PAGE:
B-242743.3, October 3, 1991

B-242743.3: Oct 3, 1991

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DIGEST: Protest by the original awardee of corrective action taken by agency in response to protest of initial award which results in new award to another firm is untimely. The RFP was initially issued July 18. The Army further provided that it would evaluate the BAFOs and in the event an offeror other than TTI was selected. The Army advised all competitive range offerors of the corrective action it was taking. TTI protested to our Office that the termination of its contract was improper because the original contract was not terminated immediately and the initial contract price was not taken into consideration in the subsequent evaluation. TTI also argued that it was prejudiced by the disclosure of its contract price after the initial award to TTI.

B-242743.3, October 3, 1991

DIGEST: Protest by the original awardee of corrective action taken by agency in response to protest of initial award which results in new award to another firm is untimely, when filed more than 10 working days after notice of corrective action.

Attorneys

Tero Tek International, Inc.:

Tero Tek International, Inc. (TTI) protests the action of the Department of the Army in terminating for the convenience of the government a contract awarded to TTI under request for proposals (RFP) No. DABT02-90-R- 0001, and the subsequent award of a contract to K&M Maintenance Services, Inc.

We dismiss the protest as untimely.

The RFP was initially issued July 18, 1990, as a total small business set -aside to furnish services, materials, supervision, and labor to perform supply, storage, warehousing, vehicle and equipment maintenance, and transportation services for the Directorate of Logistics at Fort McClellan, Alabama. The Army, on January 22, 1991, awarded a contract to TTI. On January 25, K&M protested this award to our Office on the grounds that improper discussions had occurred between the agency and TTI. /1/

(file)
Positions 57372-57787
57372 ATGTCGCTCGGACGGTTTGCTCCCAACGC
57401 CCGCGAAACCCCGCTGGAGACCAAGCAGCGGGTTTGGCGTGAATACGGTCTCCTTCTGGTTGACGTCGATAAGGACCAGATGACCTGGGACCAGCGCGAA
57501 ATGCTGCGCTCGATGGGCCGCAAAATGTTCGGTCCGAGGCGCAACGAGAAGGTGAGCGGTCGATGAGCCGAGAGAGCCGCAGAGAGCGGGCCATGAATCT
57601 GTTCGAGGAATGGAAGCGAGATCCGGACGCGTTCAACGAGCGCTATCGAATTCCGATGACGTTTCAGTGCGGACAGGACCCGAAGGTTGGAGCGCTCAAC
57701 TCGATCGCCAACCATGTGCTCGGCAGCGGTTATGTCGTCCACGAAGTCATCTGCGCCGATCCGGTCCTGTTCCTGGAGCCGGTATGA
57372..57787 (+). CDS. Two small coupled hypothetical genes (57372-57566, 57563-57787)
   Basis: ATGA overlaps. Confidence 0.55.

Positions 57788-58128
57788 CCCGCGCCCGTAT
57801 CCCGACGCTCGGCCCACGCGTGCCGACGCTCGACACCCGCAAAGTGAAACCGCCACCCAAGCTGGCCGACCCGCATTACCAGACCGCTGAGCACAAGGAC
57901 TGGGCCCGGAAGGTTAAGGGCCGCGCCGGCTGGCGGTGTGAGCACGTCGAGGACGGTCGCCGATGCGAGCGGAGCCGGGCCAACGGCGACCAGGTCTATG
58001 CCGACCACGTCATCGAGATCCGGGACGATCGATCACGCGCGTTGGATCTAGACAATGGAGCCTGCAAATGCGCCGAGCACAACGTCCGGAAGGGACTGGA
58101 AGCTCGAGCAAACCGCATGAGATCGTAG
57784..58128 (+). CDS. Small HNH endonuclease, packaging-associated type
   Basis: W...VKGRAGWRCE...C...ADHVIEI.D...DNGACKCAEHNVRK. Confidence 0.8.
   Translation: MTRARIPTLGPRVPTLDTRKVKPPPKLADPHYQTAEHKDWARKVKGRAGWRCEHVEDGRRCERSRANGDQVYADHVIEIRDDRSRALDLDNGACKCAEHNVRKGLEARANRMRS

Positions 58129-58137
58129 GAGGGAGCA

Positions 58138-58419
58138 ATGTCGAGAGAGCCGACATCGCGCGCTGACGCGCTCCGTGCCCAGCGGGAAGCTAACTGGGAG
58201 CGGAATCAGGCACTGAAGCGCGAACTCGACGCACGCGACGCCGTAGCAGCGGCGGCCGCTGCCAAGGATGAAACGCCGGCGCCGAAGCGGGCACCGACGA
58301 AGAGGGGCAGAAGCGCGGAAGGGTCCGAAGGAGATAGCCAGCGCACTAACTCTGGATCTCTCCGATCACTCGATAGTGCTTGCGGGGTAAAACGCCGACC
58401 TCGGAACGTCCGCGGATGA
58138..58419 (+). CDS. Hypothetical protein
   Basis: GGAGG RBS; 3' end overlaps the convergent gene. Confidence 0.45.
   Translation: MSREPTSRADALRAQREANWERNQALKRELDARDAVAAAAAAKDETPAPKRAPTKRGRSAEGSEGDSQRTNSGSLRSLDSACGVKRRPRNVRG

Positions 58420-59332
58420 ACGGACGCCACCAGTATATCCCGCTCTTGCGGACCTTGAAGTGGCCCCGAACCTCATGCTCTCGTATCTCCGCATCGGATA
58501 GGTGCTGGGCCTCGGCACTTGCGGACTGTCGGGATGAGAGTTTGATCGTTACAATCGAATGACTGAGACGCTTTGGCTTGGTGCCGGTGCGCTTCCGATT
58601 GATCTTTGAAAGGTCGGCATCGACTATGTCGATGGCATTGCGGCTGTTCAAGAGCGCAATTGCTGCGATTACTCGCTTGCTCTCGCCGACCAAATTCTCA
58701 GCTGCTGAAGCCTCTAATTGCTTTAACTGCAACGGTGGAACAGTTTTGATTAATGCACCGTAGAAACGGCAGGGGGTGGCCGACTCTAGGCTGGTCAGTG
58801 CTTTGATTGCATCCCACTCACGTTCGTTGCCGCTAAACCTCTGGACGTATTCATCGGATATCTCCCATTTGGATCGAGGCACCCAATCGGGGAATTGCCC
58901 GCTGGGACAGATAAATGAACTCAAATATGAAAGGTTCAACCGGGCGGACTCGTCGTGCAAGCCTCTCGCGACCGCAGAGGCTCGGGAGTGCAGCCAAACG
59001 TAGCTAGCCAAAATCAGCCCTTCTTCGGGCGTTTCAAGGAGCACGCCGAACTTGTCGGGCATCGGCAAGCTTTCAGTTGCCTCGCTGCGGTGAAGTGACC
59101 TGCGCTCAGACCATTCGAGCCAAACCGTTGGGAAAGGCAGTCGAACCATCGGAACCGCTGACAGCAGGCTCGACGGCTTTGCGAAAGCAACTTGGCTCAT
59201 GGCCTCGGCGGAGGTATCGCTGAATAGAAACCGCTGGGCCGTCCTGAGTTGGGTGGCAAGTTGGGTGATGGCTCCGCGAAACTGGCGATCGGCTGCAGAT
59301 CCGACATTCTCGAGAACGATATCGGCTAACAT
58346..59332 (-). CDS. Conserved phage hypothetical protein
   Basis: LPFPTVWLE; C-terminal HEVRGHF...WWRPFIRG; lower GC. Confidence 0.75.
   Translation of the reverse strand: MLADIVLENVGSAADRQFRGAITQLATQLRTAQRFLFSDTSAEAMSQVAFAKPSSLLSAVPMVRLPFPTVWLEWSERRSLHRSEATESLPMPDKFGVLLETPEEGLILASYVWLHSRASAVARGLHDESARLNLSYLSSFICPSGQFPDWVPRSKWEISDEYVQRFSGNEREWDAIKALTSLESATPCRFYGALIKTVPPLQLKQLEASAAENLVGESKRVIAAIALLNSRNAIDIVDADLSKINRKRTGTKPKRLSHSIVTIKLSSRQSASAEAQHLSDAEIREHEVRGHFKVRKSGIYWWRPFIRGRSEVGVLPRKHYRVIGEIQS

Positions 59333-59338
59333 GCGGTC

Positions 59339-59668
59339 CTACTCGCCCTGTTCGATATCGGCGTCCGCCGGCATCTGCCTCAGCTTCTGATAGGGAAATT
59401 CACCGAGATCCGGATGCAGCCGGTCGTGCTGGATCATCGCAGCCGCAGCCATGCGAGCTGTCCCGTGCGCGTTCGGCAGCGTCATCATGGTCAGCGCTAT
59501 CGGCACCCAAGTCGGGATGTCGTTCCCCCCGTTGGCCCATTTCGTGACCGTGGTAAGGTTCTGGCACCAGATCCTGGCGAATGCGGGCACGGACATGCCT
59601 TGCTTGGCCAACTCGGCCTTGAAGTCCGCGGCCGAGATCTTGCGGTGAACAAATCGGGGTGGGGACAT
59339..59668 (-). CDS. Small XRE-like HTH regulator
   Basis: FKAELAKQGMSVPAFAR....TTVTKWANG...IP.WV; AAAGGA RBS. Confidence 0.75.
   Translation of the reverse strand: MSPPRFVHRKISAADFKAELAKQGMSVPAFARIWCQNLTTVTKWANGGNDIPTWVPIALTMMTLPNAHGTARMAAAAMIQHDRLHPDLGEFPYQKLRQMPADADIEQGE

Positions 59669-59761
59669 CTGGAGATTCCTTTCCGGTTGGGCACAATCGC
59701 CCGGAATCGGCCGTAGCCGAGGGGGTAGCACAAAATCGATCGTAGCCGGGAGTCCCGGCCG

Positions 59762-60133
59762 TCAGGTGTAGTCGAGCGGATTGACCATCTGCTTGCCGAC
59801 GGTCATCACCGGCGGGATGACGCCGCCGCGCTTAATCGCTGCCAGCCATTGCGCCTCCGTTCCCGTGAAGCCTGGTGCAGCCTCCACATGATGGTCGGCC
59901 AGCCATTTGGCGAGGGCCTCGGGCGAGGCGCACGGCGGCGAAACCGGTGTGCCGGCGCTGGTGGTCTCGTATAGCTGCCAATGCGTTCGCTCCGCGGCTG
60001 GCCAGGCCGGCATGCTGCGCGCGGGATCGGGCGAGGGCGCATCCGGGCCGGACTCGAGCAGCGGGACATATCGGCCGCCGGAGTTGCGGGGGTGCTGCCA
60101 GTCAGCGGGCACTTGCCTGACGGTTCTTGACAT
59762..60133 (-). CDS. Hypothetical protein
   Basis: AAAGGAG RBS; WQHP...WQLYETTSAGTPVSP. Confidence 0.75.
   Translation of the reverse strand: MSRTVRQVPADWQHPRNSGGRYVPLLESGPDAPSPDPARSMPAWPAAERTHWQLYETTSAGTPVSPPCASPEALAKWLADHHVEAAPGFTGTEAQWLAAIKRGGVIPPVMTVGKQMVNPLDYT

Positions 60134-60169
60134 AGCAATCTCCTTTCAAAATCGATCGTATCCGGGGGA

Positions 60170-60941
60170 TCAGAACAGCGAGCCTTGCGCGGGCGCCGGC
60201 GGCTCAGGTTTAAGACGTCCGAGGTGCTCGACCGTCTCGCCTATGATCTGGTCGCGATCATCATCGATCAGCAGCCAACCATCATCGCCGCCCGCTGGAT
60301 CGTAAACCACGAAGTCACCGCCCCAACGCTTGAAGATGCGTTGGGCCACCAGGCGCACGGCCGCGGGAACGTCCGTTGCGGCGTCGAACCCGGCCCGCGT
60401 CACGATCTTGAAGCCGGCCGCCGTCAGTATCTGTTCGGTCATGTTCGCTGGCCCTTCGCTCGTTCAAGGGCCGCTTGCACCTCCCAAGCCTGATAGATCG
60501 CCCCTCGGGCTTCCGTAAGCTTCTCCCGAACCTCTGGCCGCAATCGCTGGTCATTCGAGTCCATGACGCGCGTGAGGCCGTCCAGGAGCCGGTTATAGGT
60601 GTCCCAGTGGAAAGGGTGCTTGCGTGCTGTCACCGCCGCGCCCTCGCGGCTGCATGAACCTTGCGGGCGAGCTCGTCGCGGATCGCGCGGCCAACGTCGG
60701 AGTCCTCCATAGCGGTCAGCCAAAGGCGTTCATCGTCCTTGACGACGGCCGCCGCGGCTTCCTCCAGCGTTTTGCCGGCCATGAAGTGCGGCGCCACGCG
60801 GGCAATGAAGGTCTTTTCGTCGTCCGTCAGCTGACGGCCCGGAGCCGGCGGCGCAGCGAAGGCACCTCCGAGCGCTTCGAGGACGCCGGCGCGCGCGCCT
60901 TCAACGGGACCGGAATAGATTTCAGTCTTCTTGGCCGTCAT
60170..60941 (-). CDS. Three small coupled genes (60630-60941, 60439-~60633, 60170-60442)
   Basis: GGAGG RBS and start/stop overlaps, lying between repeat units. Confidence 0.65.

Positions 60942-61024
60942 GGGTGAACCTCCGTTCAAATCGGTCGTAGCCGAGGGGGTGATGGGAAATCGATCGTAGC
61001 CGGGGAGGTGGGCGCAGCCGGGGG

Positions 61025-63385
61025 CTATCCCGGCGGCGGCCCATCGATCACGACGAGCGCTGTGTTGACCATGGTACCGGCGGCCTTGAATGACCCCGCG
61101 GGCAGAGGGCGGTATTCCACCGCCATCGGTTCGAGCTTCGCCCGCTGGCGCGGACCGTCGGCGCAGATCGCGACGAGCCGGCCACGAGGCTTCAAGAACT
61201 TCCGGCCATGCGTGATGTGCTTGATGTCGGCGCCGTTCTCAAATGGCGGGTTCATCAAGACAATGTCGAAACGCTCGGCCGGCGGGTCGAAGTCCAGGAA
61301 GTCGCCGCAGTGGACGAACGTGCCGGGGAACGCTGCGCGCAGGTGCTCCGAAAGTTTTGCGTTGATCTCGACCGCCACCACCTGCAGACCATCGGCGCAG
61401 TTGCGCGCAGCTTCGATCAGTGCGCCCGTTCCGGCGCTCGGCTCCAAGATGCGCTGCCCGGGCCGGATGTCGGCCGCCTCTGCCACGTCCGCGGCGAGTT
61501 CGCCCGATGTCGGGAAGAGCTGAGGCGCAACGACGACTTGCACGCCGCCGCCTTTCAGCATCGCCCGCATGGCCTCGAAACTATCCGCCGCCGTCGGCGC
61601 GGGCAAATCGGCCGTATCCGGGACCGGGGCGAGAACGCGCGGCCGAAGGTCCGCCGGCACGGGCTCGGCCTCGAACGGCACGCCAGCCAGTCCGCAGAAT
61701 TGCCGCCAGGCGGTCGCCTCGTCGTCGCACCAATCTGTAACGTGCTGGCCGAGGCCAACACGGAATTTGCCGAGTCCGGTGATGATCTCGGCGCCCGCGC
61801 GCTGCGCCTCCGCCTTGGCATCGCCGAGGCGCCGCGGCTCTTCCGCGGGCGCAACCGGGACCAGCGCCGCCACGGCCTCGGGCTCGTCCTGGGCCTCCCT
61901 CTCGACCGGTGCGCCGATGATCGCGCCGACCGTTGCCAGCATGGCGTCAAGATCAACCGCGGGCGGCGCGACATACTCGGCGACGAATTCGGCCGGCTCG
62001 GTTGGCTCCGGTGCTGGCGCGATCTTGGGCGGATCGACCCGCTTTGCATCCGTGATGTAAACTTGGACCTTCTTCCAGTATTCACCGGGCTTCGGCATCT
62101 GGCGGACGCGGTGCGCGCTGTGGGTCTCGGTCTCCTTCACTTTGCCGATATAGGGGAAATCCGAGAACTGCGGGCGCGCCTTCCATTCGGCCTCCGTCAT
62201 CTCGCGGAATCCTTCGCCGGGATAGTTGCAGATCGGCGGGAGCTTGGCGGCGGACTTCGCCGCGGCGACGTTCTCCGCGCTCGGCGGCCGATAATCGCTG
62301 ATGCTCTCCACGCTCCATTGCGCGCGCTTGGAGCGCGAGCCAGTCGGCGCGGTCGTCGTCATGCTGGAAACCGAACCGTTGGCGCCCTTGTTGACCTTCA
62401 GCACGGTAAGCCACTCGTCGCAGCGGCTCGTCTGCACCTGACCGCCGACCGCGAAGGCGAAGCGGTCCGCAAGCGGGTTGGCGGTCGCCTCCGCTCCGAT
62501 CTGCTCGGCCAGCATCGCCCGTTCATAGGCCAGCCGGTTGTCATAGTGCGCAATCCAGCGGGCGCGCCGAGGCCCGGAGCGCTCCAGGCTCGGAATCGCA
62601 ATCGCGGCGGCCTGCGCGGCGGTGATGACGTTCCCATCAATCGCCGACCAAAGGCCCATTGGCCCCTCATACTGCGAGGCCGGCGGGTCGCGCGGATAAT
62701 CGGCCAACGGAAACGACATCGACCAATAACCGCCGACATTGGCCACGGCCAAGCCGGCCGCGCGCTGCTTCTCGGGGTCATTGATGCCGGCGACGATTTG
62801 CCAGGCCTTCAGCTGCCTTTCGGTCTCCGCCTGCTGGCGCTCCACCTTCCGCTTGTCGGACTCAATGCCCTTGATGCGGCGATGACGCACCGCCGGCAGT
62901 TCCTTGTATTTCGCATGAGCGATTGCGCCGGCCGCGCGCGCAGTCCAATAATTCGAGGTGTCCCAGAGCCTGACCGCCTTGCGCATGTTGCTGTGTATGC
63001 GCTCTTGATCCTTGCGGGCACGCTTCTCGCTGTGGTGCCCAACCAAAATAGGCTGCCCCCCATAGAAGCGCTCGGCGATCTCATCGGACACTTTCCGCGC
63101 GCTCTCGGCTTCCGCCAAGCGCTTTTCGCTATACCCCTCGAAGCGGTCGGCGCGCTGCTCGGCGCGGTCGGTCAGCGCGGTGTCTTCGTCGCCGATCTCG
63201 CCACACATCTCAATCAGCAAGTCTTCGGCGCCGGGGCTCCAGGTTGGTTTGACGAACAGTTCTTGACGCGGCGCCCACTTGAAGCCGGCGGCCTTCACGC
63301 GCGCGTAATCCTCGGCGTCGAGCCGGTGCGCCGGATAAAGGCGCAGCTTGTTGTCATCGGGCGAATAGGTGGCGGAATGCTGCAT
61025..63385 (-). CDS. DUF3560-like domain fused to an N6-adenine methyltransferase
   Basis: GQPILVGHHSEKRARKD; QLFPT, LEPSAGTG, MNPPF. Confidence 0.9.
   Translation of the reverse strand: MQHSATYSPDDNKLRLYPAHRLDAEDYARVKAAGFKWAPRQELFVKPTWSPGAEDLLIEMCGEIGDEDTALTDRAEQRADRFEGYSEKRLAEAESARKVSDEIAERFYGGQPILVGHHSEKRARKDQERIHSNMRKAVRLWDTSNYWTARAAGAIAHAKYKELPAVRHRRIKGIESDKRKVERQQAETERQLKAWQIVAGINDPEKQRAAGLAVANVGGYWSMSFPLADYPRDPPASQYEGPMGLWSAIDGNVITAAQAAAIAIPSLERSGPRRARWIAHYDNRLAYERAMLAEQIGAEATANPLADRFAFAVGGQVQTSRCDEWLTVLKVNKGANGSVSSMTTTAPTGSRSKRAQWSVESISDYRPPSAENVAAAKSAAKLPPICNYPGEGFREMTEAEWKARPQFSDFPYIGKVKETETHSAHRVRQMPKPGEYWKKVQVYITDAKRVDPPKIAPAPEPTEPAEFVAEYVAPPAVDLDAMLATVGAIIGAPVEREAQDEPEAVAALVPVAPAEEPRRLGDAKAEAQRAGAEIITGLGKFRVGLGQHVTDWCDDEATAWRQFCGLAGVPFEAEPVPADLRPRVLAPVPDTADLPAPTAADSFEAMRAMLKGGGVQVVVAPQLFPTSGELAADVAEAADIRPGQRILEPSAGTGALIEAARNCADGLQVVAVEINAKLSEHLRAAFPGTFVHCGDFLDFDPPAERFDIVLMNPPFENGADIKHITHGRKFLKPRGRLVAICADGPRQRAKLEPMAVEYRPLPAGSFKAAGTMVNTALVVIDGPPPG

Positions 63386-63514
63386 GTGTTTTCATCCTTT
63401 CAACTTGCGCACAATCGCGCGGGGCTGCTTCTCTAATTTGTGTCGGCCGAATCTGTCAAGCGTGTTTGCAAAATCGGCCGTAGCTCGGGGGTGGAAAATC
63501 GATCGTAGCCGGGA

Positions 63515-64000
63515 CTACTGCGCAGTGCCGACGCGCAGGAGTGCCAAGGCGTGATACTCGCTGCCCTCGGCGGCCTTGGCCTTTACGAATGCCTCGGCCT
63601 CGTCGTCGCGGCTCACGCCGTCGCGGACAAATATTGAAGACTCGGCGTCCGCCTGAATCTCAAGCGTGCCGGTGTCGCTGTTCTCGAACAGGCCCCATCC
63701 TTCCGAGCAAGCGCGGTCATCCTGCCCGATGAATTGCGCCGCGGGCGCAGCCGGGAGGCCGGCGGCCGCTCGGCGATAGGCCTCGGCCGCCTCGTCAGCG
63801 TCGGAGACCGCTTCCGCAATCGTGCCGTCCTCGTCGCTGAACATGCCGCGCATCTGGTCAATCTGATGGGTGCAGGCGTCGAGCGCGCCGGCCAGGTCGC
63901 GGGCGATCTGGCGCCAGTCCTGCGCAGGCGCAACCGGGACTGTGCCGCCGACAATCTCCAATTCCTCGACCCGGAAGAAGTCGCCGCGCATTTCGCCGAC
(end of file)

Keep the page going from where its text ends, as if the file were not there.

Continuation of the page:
In response to the protest, the Army decided to reopen discussions with all offerors in the competitive range, and give them an opportunity to revise their proposals and submit new BAFOs. The Army further provided that it would evaluate the BAFOs and in the event an offeror other than TTI was selected, TTI's contract would be terminated for convenience and an award would be made to the new selectee. consequently, on March 4, our Office dismissed the protest as academic.

By letter dated April 1, the Army advised all competitive range offerors of the corrective action it was taking, and on May 15 received revised proposals from both TTI and K&M. The Army evaluated the revised proposals and, on August 30, the Army awarded a contract to K&M and terminated TTI's contract for the convenience of the government.

On September 9, TTI protested to our Office that the termination of its contract was improper because the original contract was not terminated immediately and the initial contract price was not taken into consideration in the subsequent evaluation. TTI also argued that it was prejudiced by the disclosure of its contract price after the initial award to TTI.

TTI basically challenges the agency's corrective action. TTI's underlying allegations that its initial award was proper and that the agency's corrective action adversely affected the firm are untimely. Our Bid Protest Regulations require protests to be filed no later than 10 working days after the basis of protest is known or should have been known, whichever is earlier. 4 C.F.R. Sec. 21.2(a)(2) (1991).

TTI argues that its protest is timely because there was nothing for it to protest until its contract was actually terminated and another offeror was selected for award. We do not agree. First, TTI objects to the Army's decision not to terminate its contract until after the Army had evaluated the second round of BAFOs and determined that another offeror should be selected for award. The Army's plans in this regard was specifically detailed in the April 1 letter. TTI knew or should have known that the Army intended to continue its contract award until a new award determination was made. It also knew or should have known that its price under the initial award had been disclosed to unsuccessful offerors in the original notice of award. Instead of protesting the corrective action as adverse to the firm, TTI participated in the competition. TTI is untimely to challenge the agency's corrective action 4 months after the corrective action was initiated, and only after it lost the competition.

The protest is dismissed.

/1/ K&M also challenged TTI's status as a small business to the San Francisco Regional Office of the Small Business Administration.

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